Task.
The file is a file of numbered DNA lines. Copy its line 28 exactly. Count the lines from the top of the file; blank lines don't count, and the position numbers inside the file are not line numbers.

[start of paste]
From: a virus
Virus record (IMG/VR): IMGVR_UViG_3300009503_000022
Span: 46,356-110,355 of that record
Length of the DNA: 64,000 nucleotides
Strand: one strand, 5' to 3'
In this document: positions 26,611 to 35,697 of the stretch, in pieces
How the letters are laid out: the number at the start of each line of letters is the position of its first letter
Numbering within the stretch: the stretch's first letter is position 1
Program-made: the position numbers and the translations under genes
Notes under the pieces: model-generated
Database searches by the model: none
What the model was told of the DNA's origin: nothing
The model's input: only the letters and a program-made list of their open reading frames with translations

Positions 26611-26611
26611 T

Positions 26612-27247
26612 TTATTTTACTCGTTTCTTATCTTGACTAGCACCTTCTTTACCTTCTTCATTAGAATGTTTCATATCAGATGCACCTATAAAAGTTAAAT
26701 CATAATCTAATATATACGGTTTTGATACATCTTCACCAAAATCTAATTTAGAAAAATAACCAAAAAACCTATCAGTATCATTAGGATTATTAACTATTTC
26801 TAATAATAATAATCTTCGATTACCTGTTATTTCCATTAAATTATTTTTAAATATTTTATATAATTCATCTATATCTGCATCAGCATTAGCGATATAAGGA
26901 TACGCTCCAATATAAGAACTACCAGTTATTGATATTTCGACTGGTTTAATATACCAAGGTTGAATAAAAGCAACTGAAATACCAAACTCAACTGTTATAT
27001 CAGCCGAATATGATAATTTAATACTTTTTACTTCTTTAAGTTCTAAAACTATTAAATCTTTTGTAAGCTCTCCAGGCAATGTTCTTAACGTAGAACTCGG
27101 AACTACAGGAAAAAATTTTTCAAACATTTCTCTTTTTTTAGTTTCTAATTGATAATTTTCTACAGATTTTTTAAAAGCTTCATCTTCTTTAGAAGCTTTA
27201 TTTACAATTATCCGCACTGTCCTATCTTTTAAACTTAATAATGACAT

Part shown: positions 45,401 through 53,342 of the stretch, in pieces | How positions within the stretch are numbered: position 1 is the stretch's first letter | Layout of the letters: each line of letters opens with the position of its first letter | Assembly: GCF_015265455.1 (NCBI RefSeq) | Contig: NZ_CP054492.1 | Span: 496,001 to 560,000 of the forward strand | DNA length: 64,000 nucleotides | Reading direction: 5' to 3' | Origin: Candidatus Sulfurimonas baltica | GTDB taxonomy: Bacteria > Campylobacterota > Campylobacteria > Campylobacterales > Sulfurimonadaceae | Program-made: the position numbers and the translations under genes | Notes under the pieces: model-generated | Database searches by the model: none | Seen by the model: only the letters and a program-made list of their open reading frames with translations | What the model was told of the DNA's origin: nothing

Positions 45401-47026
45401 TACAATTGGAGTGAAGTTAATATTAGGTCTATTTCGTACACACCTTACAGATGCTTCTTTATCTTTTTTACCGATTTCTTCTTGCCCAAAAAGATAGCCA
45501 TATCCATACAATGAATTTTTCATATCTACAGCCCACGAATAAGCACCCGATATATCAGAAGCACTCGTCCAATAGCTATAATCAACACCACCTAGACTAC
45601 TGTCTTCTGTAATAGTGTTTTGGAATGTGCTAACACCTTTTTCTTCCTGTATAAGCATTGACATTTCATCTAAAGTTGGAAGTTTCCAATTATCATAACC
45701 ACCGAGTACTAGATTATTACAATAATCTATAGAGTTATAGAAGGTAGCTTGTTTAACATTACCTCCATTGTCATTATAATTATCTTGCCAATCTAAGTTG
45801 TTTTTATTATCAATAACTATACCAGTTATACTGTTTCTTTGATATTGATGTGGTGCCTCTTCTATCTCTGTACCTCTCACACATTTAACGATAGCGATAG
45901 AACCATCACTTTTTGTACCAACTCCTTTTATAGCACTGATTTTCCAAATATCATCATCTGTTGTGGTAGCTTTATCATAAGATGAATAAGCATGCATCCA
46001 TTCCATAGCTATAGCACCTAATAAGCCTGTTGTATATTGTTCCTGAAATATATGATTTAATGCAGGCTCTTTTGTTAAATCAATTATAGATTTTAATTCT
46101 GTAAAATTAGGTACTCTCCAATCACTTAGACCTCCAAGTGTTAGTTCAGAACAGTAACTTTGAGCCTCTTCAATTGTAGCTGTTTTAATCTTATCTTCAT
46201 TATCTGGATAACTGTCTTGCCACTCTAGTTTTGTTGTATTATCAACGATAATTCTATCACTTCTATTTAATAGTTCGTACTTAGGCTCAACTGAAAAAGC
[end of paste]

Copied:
45601 TGTCTTCTGTAATAGTGTTTTGGAATGTGCTAACACCTTTTTCTTCCTGTATAAGCATTGACATTTCATCTAAAGTTGGAAGTTTCCAATTATCATAACC